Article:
Team Moves – Snaring The Poachers

A competitor poaching a team of employees can be devastating to a company's ability to carry on business and service its clients. Below is a summary of key points to consider in relation to a potential team move.

Identification and prevention

The scenario: You employ a senior employee. They develop a close professional relationship with their team. The senior individual leaves your employment. Several members of the team resign shortly afterwards. You understand that they are all going to work for the same employer.

Prevention/limiting damage key tips:

Remain alert: Senior employees who intend to use the benefit of their influence after their employment ends will often leave quietly, by resignation. Ensure you have satisfactory protection: Particular teams (for example sales teams) may be more likely targets. Focus on tighter drafting and regular reviews of the contracts for those staff and include express garden leave terms as well as appropriate post-termination restrictions. Consider also longer and/or staggered contractual notice periods. Ensure that there are relevant express contractual obligations - e.g. a ban on outside interests during employment, and a requirement for the employees to report their own misconduct and that of other employees which comes to their attention. Listen to the grapevine: Clients or colleagues may give you valuable information at an early enough stage to aid you in identifying a potential team move. Make sure you secure valuable electronic evidence at the earliest possible time, before it is concealed or destroyed. Covert monitoring of an employee's use of the business's email, IT and telecommunications systems may be justifiable if there is reasonable cause to suspect wrongdoing. Employees leaving the business: Take reasonable steps to try to retain good employees who have said they are leaving. If nothing else it will help you keep the employment contract alive for longer. Legal action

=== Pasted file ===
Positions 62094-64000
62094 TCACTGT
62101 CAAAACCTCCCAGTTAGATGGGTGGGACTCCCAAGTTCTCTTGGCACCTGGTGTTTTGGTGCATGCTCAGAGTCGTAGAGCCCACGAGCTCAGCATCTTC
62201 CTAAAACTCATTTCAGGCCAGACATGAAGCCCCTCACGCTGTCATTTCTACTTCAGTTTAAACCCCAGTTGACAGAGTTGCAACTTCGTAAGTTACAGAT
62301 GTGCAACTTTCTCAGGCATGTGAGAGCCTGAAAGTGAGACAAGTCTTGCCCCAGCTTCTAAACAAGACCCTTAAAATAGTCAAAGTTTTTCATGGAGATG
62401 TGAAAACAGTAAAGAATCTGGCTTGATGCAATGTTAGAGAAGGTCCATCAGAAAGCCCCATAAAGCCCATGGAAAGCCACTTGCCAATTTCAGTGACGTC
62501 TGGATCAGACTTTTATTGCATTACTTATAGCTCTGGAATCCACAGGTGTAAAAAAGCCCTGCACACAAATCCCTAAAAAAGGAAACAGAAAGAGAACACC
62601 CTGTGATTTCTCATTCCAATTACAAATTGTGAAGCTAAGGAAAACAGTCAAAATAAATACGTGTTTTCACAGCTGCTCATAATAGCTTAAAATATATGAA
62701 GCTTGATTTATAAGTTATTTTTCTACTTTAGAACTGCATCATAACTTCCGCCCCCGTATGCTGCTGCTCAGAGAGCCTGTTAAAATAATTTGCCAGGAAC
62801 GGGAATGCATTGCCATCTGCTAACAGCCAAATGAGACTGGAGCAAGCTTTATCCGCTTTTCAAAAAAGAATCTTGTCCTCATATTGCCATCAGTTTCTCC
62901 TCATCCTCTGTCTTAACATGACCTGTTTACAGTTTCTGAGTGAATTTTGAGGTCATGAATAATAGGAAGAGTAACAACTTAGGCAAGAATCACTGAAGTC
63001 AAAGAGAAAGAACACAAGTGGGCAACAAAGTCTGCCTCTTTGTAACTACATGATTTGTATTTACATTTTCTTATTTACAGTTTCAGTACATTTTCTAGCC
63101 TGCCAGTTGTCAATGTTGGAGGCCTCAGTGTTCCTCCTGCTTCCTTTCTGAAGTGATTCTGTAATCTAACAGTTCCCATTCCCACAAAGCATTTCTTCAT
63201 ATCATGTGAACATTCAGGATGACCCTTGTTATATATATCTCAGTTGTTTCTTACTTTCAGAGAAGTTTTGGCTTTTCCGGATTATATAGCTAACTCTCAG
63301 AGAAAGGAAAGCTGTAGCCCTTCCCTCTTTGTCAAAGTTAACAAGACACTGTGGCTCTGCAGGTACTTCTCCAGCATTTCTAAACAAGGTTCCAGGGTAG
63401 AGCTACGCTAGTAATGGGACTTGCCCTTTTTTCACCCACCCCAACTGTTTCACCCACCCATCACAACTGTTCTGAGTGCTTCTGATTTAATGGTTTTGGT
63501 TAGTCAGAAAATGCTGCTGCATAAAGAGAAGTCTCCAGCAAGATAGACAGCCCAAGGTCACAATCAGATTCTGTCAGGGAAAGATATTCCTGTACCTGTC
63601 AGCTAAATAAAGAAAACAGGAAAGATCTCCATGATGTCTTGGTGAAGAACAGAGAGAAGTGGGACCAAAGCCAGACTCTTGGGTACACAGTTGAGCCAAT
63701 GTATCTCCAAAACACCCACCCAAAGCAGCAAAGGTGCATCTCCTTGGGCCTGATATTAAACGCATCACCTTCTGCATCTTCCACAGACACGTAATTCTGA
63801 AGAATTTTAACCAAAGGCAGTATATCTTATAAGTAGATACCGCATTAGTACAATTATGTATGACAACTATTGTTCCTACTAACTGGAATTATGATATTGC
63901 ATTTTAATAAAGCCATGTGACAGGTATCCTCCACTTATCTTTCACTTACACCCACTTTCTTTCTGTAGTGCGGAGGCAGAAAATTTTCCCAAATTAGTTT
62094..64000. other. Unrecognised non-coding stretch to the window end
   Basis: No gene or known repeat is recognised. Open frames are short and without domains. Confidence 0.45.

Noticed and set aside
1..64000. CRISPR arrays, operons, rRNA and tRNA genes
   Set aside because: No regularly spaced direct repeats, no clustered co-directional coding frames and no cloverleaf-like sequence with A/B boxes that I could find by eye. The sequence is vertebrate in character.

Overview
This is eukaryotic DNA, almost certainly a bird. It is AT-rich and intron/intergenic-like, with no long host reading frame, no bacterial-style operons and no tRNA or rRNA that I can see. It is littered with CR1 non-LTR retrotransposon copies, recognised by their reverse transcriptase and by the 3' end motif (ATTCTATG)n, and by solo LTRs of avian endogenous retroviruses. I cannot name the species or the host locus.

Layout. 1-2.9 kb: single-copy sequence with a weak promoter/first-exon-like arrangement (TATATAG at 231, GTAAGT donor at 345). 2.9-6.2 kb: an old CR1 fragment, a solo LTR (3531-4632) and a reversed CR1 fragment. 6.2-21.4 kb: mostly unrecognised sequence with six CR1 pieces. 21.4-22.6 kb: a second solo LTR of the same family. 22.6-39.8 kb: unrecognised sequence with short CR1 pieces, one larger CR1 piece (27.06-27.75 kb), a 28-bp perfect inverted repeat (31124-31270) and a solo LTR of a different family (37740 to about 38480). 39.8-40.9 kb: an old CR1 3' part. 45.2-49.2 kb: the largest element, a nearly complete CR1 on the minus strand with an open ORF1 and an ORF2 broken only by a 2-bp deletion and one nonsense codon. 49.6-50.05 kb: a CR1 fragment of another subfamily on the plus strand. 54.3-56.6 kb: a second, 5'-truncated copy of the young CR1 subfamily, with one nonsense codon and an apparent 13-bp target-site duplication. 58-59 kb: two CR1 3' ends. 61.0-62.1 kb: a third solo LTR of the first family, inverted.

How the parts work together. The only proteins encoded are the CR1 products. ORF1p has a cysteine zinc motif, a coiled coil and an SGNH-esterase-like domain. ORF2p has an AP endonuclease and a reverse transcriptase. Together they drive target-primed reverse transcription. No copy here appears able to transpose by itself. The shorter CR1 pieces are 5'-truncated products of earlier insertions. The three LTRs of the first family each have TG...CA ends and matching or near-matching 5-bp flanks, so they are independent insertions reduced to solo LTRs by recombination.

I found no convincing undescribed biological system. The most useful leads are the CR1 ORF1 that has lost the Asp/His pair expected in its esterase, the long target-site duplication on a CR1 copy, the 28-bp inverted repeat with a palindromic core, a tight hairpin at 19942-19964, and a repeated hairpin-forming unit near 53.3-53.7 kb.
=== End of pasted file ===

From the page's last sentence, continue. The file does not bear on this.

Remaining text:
If you need to take legal action:

STEP 1: Identify the contractual terms that give you protection:

The clauses you are likely to rely on include:

confidentiality; any ban on outside employment or business interests during employment; duty of good faith/fidelity (which will be implied in any event); any fiduciary duty to act in the best interests of the employer (likely to apply only to directors unless expressly stated); garden leave; any terms which require the employee to disclose any approaches that they receive from...

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